Published January 26 2010
Preps plus: Stenerson making run at Spuds scoring record
The Moorhead senior chalks her knack for scoring up to luck.
“Sometimes I score it’s just a thing that I can’t understand,” Stenerson said with a laugh. “I guess I’m just lucky.”
If that’s the case, she might be the luckiest player of all time.
Stenerson is just 12 points away from tying Tanaya Reitz as the all-time leading scorer in Moorhead girls hockey history.
“I didn’t think coming into the year that it was necessarily a realistic goal,” Moorhead coach Jim MacFarlane said. “It’s tough to continue to improve every year like she has.
“With girls, there is usually a bit of regression in the senior year, and she has done anything but regress. There is no question this is her best year.”
The senior forward has 33 goals and 11 assists this season, giving her 233 points for her career. That ties her for second on the all-time list with Sara Halseth.
Reitz is the leader with 245 points. Reitz is also the school’s leader in goals with 162. Stenerson has 151 career goals. The Spuds (8-8-1) have seven games left this season, not including any playoff games.
“Sure, it’s been in the back of my mind. Who wouldn’t think about it?” Stenerson said. “It would be amazing to break the record, but if it happens it happens.
“It’s unbelievable to me, really, and it’s incredible to think that I’m being compared to two players like that.”
Stenerson has been with the varsity for five years, and has always been a goal-scoring threat.
Her arsenal of moves is seemingly endless, and she switches her approach often – sometimes giving a goalie a few different looks on a single shift.
“When she’s on the ice, sometimes I just shake and think ‘Did she really just do that?’” Macfarlane said. “Every shift this year I’m thinking that I might see something special again.”
There were a few moments last season where things weren’t so rosy.
As a junior, Macfarlane moved her back to defense midway through the year in an attempt to free her up a little bit from the opposition clamping down on her.
Stenerson said that the switch bugged her at first, but she also admitted that she doesn’t have the senior year she’s having without it.
“He told me after practice one day, and my first instinct was to get upset. You know, ‘I’m not going to score!’” Stenerson said. “But I talked to my older brother, Mark, and he said Macfarlane was a smart guy and that I should trust him.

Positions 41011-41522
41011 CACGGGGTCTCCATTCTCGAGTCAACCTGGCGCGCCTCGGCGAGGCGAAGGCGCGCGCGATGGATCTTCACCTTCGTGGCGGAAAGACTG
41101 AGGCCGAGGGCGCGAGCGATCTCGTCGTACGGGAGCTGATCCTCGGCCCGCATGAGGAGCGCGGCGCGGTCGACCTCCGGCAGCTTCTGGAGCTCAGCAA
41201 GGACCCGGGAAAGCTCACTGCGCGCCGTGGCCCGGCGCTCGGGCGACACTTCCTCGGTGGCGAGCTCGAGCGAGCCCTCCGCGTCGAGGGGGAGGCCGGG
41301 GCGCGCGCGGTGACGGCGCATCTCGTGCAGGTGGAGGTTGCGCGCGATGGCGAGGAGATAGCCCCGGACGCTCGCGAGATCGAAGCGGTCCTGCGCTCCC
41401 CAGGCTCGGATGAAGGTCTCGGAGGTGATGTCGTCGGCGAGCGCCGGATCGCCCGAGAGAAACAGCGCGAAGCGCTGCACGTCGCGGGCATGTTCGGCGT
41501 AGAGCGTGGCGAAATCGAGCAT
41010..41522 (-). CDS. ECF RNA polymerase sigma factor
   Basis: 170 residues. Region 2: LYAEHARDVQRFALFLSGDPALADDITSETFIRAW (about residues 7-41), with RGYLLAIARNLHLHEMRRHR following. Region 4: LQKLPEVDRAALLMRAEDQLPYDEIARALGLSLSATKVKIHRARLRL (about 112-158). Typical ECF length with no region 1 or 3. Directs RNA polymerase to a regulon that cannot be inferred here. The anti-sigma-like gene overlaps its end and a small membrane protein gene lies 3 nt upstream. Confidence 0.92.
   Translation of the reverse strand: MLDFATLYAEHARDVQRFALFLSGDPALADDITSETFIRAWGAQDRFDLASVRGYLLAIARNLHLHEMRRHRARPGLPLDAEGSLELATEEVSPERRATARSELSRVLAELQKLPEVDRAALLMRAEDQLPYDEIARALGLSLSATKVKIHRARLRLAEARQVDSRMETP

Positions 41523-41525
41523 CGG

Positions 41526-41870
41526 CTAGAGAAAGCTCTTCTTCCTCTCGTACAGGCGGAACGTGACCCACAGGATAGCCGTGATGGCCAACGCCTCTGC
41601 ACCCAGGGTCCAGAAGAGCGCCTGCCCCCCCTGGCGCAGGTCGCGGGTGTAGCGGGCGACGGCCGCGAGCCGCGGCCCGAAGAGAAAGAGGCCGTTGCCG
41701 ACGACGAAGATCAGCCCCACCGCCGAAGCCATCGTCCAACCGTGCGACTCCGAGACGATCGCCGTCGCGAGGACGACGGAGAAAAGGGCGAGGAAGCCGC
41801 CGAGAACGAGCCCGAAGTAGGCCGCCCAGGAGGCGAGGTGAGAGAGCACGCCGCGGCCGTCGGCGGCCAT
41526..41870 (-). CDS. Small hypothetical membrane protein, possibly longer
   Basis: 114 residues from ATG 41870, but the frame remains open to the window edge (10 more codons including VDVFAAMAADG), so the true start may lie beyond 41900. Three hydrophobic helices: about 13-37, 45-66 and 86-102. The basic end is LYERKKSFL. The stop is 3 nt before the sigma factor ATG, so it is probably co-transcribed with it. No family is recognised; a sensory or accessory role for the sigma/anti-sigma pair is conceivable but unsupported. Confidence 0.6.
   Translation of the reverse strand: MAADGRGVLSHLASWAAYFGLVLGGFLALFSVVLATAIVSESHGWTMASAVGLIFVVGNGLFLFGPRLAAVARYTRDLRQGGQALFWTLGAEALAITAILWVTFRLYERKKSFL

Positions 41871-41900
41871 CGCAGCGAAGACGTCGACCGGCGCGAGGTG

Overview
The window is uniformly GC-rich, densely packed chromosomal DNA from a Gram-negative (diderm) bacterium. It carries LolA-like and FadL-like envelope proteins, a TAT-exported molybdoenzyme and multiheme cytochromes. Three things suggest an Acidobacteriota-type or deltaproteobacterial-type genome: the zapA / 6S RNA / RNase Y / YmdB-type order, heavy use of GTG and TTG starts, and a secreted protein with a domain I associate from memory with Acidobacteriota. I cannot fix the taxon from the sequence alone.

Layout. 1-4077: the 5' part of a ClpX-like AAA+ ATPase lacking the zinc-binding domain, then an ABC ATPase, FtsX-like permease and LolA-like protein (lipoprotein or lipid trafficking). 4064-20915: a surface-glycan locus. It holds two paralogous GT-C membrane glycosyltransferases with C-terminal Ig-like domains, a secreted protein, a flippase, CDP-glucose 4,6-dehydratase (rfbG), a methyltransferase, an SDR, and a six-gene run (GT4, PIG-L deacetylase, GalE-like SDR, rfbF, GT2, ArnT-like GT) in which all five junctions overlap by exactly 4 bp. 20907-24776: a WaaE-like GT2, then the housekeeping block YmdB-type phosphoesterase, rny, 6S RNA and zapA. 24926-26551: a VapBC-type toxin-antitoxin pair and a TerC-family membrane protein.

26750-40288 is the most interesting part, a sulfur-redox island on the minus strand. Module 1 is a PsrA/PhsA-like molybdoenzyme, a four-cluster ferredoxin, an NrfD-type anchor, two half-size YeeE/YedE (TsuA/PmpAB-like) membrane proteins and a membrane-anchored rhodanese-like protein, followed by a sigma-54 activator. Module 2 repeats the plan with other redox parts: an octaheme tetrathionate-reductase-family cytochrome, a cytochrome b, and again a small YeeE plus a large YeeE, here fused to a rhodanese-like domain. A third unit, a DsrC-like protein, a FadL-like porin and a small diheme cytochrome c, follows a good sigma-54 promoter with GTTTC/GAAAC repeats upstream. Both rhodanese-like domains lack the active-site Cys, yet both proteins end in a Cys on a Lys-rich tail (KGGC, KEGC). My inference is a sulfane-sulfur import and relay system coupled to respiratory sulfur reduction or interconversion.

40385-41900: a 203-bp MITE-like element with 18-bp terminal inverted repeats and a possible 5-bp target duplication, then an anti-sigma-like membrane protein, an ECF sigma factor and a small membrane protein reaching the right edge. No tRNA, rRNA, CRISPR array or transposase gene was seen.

“That’s when I realized how much more I had to learn about the game. I saw a different point of view I learned what defensemen are thinking and what makes them uncomfortable.”
Stenerson used to be obsessed with scoring, and would get frustrated if she didn’t have a point in her first couple of shifts in a game.
That frustration isn’t there any more.
“She’s more tuned in mentally, and she doesn’t let outside things bother her as much anymore,” Macfarlane said. “She shows up at every practice with a smile on her face.
“I genuinely feel that when she’s inside that Plexiglas is when she’s happiest.”
Stenerson is team-first now more than ever. The most excited she’s been after a goal?
Don’t look to any of the 151 times she has lit the lamp.
“Celebrating on the bench with the team after Heidi Erickson’s first career goal was as excited as I’ve ever been,” Stenerson said. “I don’t care as long as we’re doing well and having fun.”
Macfarlane said that Stenerson has turned into a well-rounded player that keeps getting better.
“There are lots of hockey players who are fast, and lots of hockey players who are strong. That doesn’t mean they’re going to be good hockey players,” Macfarlane said. “There has to be other things there. Her hockey sense and ability to get to open ice, and willingness to try different things are what makes her a good player.
“You don’t score 150 goals without having some idea of where the puck needs to go.”
And a little luck doesn’t hurt, either.
Readers can reach Forum reporter Kerry Collins at (701) 241-5548